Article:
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URL vs. URI: A Guide

James Gallagher - January 04, 2021

The Internet is powered by acronyms. There’s HTTP which allows clients and servers to connect with each other and there’s SSL which is used to keep data secure. If you’ve spent any time working as a web developer, you’ve likely also encountered the URI vs URL acronyms.

The URL and URI acronyms may look similar, but they do have subtle differences. It doesn’t help that many developers themselves don’t know the difference between them, but we’re here to make sure you are aware.

In this guide, we’re going to discuss the differences between URI vs URL.

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What is a URL?

A URL, which stands for Uniform Resource Locator, is an identifier that tells your computer to access a resource on a web server . Many people confuse a URL with a domain name, but these are separate concepts.

On the Internet, computers rely on IP addresses to identify servers and connect to them. But inputting an IP address isn’t ideal for most people. IP addresses are a sequence of numbers. Who wants to remember a sequence of numbers to access a website?

A URL is all the information you need to access a resource on a website. Here’s an example of a URL taken from this web page:

This entire sequence of characters is a URL. Let’s break it down:

  • HTTPS: This is the HTTP secure protocol that allows you to connect to this site.
  • This is the domain name to which you are connecting.
  • /blog/url-vs-uri: This is the resource on the Career Karma web server that you are accessing.

This string of characters tells our web servers what resource to send you. URLs can also contain query strings and other pieces of information.

In short, URLs allow web servers to locate a resource on a web server.

What is a URI?

A Uniform Resource Identifier is an identifier of a resource. A URI may refer to a web page, a book, or a document.

URLs are a type of URI because they allow you to identify a particular resource on the web. But URIs are not confined to web development.

URI vs URL vs URN?

There’s a third acronym that you might run into: URN, or Universal Resource Name. URNs are a type of URI, just like URLs. While URLs are location-dependent, URNs are not. A URN is a persistent, location-independent identifier.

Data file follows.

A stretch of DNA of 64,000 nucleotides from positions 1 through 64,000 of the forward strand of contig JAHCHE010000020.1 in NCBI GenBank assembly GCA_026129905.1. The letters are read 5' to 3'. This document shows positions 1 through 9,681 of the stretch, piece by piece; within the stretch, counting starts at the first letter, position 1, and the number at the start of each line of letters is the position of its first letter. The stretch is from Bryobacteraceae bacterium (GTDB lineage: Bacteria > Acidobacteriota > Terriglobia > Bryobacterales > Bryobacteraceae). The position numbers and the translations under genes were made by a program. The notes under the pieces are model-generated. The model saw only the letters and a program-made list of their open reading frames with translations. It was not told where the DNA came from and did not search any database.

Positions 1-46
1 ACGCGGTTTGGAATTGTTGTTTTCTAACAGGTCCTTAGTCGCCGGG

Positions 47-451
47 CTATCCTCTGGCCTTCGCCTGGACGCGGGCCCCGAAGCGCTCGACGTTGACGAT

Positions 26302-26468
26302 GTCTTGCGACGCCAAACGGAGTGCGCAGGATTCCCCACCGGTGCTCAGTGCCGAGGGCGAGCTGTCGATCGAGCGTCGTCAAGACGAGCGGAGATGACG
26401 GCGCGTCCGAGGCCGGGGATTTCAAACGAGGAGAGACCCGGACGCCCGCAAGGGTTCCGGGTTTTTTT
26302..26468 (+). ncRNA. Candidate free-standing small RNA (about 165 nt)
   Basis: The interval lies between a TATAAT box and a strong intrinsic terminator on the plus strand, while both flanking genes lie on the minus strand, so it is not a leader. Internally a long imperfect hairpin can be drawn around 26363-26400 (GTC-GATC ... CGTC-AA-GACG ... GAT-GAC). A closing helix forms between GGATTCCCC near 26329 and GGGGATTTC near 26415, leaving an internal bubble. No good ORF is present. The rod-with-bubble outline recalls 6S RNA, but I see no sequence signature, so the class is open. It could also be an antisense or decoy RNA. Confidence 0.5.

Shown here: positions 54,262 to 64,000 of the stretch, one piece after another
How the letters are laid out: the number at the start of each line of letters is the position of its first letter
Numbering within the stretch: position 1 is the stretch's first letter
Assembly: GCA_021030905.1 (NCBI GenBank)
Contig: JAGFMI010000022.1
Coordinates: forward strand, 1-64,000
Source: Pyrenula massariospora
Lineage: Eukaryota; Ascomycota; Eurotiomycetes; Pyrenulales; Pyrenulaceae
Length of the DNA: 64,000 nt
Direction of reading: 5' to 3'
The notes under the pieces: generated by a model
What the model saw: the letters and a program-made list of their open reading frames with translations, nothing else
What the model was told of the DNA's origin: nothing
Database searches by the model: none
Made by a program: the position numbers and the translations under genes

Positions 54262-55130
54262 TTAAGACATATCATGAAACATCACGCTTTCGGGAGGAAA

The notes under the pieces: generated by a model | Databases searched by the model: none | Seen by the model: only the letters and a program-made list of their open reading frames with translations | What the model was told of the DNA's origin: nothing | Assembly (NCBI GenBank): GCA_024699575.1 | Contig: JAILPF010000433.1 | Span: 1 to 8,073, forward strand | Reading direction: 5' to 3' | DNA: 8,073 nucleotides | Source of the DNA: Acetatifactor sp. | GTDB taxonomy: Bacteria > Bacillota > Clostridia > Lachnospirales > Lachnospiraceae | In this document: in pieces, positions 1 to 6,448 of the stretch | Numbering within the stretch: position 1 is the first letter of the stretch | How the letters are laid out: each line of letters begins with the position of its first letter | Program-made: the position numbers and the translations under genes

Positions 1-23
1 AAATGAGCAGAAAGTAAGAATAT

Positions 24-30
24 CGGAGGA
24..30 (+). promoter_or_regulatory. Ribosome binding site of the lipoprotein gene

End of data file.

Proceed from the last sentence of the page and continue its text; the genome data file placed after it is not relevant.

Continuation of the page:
For instance, the International Standard Book Number system uses a protocol called a Uniform Resource Name to identify individual books. URNs are also a type of URI because they allow you to uniquely identify a service.

When You Should Use a URI vs URL

You may be thinking to yourself: isn’t this all semantics? Does it really matter when I use URI vs URL? While other developers may use URL and URI interchangeably, there are specific instances where you should use one of the two.

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The term URL should be used to identify a web resource. Here are a few example URLs:

  • ssh://

The term URI can also be used to identify a web resource, but generally you should use the term URL. While all the above examples may also be URIs, a book number could also be a URI. This can result in confusion if you’re having a discussion featuring both URLs and URIs.

The rule is simple: All URLs are URIs, but not all URIs are URLs. URLs are a subset of URIs.


Uniform Resource Locators are a type of Uniform Resource Indicator that include the network location of a web resource. When you navigate to a website or access a web resource, you are accessing it through a URL. The web resource might be a file, login server, or something else,

URLs are technically URIs, but they are a more specific term used to describe how you interact with web resources. You’re best to use URI if you are talking about different types of identifiers. For instance, if you’re talking about both ISBN book numbers and URLs in the same discussion, you could refer to them both as URIs.

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James Gallagher

About the author: James Gallagher is a self-taught programmer and the technical content manager at Career Karma. He has experience in range of programming languages and extensive expertise in Python, HTML, CSS, and JavaScript. James has written hundreds of programming tutorials, and he frequently contributes to publications like Codecademy, Treehouse,, Afrotech, and others.

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